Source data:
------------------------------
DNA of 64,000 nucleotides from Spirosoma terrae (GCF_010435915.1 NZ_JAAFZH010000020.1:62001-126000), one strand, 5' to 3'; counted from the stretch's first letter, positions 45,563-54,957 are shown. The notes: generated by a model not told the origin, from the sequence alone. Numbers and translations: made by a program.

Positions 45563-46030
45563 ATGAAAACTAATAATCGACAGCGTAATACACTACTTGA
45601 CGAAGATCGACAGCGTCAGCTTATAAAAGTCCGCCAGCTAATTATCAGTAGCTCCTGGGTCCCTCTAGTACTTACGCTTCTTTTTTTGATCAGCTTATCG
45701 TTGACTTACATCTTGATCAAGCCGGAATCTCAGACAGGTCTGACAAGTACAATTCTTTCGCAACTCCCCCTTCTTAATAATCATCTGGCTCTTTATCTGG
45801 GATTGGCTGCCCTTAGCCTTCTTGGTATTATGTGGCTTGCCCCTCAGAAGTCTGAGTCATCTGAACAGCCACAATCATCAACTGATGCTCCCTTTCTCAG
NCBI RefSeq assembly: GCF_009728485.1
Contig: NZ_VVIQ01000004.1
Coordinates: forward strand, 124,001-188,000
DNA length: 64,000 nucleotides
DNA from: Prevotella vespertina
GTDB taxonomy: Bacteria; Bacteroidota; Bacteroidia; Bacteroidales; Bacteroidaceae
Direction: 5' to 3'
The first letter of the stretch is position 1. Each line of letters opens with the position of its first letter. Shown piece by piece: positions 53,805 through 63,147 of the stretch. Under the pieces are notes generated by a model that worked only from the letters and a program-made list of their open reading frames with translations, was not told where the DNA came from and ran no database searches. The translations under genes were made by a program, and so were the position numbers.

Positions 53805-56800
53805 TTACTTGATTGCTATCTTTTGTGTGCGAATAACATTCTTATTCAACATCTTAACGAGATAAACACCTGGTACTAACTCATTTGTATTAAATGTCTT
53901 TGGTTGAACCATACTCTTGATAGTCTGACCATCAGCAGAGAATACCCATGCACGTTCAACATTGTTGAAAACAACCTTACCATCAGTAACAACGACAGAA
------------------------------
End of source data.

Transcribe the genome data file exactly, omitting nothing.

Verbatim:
DNA of 64,000 nucleotides from Spirosoma terrae (GCF_010435915.1 NZ_JAAFZH010000020.1:62001-126000), one strand, 5' to 3'; counted from the stretch's first letter, positions 45,563-54,957 are shown. The notes: generated by a model not told the origin, from the sequence alone. Numbers and translations: made by a program.

Positions 45563-46030
45563 ATGAAAACTAATAATCGACAGCGTAATACACTACTTGA
45601 CGAAGATCGACAGCGTCAGCTTATAAAAGTCCGCCAGCTAATTATCAGTAGCTCCTGGGTCCCTCTAGTACTTACGCTTCTTTTTTTGATCAGCTTATCG
45701 TTGACTTACATCTTGATCAAGCCGGAATCTCAGACAGGTCTGACAAGTACAATTCTTTCGCAACTCCCCCTTCTTAATAATCATCTGGCTCTTTATCTGG
45801 GATTGGCTGCCCTTAGCCTTCTTGGTATTATGTGGCTTGCCCCTCAGAAGTCTGAGTCATCTGAACAGCCACAATCATCAACTGATGCTCCCTTTCTCAG
NCBI RefSeq assembly: GCF_009728485.1
Contig: NZ_VVIQ01000004.1
Coordinates: forward strand, 124,001-188,000
DNA length: 64,000 nucleotides
DNA from: Prevotella vespertina
GTDB taxonomy: Bacteria; Bacteroidota; Bacteroidia; Bacteroidales; Bacteroidaceae
Direction: 5' to 3'
The first letter of the stretch is position 1. Each line of letters opens with the position of its first letter. Shown piece by piece: positions 53,805 through 63,147 of the stretch. Under the pieces are notes generated by a model that worked only from the letters and a program-made list of their open reading frames with translations, was not told where the DNA came from and ran no database searches. The translations under genes were made by a program, and so were the position numbers.

Positions 53805-56800
53805 TTACTTGATTGCTATCTTTTGTGTGCGAATAACATTCTTATTCAACATCTTAACGAGATAAACACCTGGTACTAACTCATTTGTATTAAATGTCTT
53901 TGGTTGAACCATACTCTTGATAGTCTGACCATCAGCAGAGAATACCCATGCACGTTCAACATTGTTGAAAACAACCTTACCATCAGTAACAACGACAGAA